“It pushes folks who work online back to street-based work”
Now, sex workers who provide illegal services will likely have to spend time and money — if they have it — rebranding themselves and moving their online personas to websites that aren’t hosted in the United States, said Eden Newmar, a sex worker and organizer in Chicago. (Newmar is not their real name, but the name they use professionally.) Newmar said, “This is a really big step back for the community and kind of brings us back to the 1980s, ‘90s and early 2000s when people were not relying on the internet to do their advertising.”Newman, like many others, applauds FOSTA’s intent of stopping trafficking. (Sex work is consensual; sex trafficking is not.) But in practice, Newman said, “To me, this entire law is basically about punishing the existence of sex work.”FOSTA has also drawn opposition from civil rights groups, including the American Civil Liberties Union and the digital privacy group Electronic Frontier Foundation, who say that it chills online speech. But Connecticut Democratic Sen. Richard Blumenthal, who co-sponsored FOSTA, had little sympathy for shuttered websites in a statement to Wired last week.“If Craigslist is really telling us that they can’t run a page on their website without knowingly facilitating sex trafficking, that would certainly be a damning admission,” he said.
“We don’t want to cut off the avenues through which people are able to report that kind of thing”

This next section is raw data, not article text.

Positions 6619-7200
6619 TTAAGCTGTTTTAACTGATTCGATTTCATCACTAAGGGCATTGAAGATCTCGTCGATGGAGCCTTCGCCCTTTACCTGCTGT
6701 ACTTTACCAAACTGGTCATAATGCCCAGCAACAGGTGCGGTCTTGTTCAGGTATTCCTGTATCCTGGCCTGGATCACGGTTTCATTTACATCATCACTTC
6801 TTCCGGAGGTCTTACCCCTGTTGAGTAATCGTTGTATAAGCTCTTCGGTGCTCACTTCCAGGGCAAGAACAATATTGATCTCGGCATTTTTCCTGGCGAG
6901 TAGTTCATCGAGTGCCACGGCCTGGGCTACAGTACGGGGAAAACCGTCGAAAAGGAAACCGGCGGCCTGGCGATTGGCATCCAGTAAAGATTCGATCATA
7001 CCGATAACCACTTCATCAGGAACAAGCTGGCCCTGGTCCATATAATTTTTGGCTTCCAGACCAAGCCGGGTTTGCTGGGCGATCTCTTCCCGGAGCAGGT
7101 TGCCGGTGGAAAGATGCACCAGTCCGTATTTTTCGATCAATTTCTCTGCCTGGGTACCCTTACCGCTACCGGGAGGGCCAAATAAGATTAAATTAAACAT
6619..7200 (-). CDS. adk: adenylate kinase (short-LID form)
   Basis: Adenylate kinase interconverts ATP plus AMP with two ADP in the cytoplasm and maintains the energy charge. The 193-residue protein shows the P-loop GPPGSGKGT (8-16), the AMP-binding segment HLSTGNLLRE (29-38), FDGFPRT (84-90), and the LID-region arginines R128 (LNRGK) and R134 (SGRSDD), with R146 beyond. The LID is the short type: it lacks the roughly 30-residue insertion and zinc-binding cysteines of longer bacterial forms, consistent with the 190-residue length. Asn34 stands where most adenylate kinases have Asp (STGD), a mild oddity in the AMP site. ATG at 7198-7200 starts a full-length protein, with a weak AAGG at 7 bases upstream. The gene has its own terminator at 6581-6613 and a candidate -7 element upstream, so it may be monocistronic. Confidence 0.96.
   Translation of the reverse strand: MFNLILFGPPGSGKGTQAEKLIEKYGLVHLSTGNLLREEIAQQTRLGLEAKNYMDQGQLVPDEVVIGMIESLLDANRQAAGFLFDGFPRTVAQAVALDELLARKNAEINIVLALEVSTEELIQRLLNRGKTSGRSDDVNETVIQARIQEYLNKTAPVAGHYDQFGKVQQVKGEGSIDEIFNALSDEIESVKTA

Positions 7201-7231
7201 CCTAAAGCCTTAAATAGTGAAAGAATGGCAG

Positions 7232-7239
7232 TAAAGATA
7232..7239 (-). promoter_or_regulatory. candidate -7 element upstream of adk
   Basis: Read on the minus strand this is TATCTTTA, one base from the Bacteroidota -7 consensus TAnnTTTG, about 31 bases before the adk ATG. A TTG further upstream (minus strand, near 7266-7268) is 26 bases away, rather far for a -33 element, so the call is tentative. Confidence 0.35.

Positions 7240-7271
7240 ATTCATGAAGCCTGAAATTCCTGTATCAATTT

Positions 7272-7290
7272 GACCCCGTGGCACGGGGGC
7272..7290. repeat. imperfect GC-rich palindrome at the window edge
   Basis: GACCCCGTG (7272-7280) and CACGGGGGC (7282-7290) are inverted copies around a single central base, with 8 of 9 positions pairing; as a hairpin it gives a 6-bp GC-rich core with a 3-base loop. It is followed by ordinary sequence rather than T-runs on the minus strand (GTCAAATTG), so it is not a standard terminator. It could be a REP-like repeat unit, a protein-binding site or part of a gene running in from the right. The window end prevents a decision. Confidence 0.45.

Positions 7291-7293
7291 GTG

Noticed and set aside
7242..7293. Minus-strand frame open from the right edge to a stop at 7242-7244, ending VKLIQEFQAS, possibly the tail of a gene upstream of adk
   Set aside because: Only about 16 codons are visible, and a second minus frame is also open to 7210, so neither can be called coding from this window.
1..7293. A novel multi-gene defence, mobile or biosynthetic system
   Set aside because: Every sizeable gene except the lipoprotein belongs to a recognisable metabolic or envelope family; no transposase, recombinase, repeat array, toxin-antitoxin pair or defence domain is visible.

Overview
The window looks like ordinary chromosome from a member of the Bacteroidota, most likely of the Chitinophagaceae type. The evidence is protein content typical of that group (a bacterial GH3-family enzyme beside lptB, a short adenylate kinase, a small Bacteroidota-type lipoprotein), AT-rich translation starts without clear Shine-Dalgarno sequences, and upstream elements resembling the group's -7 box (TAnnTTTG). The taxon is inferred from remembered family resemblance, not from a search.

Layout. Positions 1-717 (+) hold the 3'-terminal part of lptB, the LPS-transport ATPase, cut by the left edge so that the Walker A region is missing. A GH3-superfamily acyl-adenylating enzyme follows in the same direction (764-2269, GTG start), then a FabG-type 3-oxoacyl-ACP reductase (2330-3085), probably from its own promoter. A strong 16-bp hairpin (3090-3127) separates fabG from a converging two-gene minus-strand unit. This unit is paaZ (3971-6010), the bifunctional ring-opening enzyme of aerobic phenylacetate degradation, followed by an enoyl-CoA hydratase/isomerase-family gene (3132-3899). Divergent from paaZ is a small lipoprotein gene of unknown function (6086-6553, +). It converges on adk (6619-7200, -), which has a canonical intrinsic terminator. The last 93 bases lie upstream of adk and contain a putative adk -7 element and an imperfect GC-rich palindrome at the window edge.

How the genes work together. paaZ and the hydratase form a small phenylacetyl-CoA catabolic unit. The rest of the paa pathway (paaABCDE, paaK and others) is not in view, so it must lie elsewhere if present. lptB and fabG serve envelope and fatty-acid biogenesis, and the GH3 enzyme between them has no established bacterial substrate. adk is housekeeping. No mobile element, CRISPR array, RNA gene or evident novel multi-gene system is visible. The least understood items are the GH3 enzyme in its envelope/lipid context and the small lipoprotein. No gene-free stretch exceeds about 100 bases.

Alexandra Levy, an adjunct professor at the University of Notre Dame Law School who studies sex trafficking, isn’t convinced that FOSTA will even cut down on trafficking. Despite FOSTA supporters’ insistence that websites like Backpage be held accountable for the sex trafficking that can occur on their platforms, Levy says there’s no evidence that such platforms actually increase trafficking. While their popularity may lures in traffickers — who are willing to run the risk of being caught in order to find more customers — these websites actually lead to an increase in reports of sex trafficking.In other words, Levy says, they can give law enforcement officials and victims’ advocates more opportunities to spot sex trafficking and help its victims.“In the absence of more information, it’s important to focus on exactly what the data show, and what the data show is an increase in reports [of sex trafficking],” Levy told VICE News. “We don’t want to cut off the avenues through which people are able to report that kind of thing.”Still, sex worker advocates remain cautiously optimistic. Thompson told VICE News that the Sex Workers Project and other activism groups are now considering litigation to fight the bill, while D’Adamo said several sex worker organizations are planning demonstrations against it.“The community will survive,” D’Adamo said. “There will be some losses and significant hardship, but I believe very strongly in the resilience of this community.”Cover image: Leslie Xia